Study of diamonds reveals that water exists in Earth’s mantle

Saya Coronado/Staff

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Diamonds are a geoscientist’s best friend — this is especially true for a group of researchers who recently found hard evidence that water exists deep within Earth’s mantle by examining diamonds from around the world.

The 11 authors of the study come from a variety of institutions and were led by Oliver Tschauner, a research professor of geoscience at the University of Nevada, Las Vegas. Each author had different roles in the experiment. According to George Rossman, a California Institute of Technology professor of mineralogy in the division of geological and planetary sciences and a contributor to the experiment, the experiment involved collecting diamonds from deep within Earth’s mantle and putting them underneath a high-intensity X-ray machine called a synchrotron.

According to Shichun Huang, an igneous petrologist and another researcher on the experiment, the study was a national effort and included labs such as the Lawrence Berkeley National Laboratory and the Argonne National Laboratory.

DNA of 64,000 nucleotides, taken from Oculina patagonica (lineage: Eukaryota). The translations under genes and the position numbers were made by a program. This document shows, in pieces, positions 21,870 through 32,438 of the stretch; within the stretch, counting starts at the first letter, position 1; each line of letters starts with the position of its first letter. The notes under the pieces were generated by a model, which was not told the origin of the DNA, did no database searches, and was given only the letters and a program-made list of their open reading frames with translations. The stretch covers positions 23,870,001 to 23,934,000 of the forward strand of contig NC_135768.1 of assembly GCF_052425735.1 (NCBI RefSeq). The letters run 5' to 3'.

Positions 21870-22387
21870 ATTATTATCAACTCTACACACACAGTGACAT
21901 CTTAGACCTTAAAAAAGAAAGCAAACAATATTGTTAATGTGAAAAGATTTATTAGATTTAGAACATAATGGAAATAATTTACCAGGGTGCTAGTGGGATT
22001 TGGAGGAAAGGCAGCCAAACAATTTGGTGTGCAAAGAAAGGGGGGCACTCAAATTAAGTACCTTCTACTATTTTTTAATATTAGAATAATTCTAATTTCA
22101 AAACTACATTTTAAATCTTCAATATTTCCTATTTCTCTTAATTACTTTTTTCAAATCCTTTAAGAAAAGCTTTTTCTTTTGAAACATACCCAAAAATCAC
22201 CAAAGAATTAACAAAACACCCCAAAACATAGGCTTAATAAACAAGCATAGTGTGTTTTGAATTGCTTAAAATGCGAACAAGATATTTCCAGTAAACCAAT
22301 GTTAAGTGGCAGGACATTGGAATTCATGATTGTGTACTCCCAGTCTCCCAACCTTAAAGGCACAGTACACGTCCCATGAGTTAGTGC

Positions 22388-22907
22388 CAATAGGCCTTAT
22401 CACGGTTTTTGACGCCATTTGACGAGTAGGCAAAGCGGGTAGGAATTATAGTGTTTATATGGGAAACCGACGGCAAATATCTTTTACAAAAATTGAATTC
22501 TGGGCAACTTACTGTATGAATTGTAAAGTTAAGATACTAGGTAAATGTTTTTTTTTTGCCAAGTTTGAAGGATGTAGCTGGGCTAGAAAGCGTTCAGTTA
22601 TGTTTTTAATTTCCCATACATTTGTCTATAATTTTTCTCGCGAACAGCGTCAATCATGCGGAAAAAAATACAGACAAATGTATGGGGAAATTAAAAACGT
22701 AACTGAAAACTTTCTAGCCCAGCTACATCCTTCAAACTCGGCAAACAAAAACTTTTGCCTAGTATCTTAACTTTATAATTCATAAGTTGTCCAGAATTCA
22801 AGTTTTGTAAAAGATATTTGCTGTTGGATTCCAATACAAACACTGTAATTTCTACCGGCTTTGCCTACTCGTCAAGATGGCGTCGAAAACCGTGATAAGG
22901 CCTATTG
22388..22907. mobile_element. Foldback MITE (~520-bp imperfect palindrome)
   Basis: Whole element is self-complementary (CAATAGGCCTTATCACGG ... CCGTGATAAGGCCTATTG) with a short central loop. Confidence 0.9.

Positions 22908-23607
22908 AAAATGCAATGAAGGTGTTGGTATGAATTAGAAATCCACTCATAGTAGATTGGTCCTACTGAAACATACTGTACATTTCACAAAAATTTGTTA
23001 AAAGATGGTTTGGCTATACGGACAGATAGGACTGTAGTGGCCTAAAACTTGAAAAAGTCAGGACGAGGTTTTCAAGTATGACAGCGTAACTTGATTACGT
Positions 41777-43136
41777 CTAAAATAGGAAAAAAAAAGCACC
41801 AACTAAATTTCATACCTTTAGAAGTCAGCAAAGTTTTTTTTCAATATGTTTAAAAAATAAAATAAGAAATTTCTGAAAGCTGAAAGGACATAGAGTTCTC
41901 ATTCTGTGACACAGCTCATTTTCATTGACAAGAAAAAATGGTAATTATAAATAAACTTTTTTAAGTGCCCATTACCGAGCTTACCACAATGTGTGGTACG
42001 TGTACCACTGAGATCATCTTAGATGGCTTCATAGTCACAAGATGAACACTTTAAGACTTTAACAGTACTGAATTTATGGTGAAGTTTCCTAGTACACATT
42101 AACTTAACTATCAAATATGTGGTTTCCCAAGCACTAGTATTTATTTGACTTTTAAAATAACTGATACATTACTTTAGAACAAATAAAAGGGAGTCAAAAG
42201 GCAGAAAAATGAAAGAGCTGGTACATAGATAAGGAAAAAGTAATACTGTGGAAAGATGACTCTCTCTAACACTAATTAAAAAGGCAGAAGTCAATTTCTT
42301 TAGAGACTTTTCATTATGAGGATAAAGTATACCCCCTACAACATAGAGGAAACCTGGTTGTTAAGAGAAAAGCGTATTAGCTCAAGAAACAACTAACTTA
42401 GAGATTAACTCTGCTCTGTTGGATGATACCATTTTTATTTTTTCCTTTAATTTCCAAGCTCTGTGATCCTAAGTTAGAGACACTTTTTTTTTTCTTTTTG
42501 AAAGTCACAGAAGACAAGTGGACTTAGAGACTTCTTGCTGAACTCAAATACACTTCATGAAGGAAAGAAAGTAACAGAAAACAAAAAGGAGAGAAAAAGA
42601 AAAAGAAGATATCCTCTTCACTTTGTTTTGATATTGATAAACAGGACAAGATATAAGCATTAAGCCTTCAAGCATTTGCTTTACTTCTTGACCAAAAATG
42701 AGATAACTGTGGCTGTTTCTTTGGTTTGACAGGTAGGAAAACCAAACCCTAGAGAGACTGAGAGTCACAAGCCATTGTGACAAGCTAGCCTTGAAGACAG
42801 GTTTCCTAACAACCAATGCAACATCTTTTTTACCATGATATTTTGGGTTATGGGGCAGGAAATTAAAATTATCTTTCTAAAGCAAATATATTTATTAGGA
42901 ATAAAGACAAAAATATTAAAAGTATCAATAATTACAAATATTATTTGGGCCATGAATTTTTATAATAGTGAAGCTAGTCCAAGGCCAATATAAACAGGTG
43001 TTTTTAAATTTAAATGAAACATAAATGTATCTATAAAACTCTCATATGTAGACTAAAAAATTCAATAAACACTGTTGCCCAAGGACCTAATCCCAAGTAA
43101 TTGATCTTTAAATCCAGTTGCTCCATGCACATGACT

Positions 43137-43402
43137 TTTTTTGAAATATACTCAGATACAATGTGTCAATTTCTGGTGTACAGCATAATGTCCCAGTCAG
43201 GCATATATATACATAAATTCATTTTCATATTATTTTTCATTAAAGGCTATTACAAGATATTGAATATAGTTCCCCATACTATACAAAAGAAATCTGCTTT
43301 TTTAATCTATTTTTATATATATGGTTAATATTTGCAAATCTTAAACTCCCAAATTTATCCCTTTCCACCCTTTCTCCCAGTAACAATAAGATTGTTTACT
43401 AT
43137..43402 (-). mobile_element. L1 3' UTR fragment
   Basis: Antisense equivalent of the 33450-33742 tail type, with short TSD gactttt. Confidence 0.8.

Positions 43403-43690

“Oliver, who was the first author on the paper … found that these diamonds don’t just have a trace of water, they actually have microscopic inclusions of water. But the water is in so much pressure in the diamonds that it is converted into ice,” Rossman said. “It is not the type of ice that you have in your refrigerator. It is a result of pressure (and is) known as ice-VII.”

According to Rossman, Tschauner was not initially looking for water in the Earth’s mantle when he started the experiment, but he had set out to find high pressure forms of dry ice.

Rossman said the idea that there had been water in the mantle has always been speculated about, but now they have direct evidence that it is there. Vitali Prakapenka, a beamline scientist and research professor at University of Chicago and a researcher involved in the study, said the discovery was important because of the information it gives about the chemical composition of the mantle.

“(The) most important part of this study is that … it basically tells us that there is water in the mantle that will change our understanding of … Earth’s formation,” Prakapenka said.

In the future, Huang said they will continue to gather diamonds to examine and study.

“We are here to get a better idea of where the ice-VII comes from. Another project is to look at the diamonds around the world,” Huang said. “So far in this type we have looked at 13 diamonds, and we are looking to look at more. We are collecting more diamonds around the world.”

Contact Sabrina Dong at [email protected] and follow her on Twitter at @Sabrina_Dong_.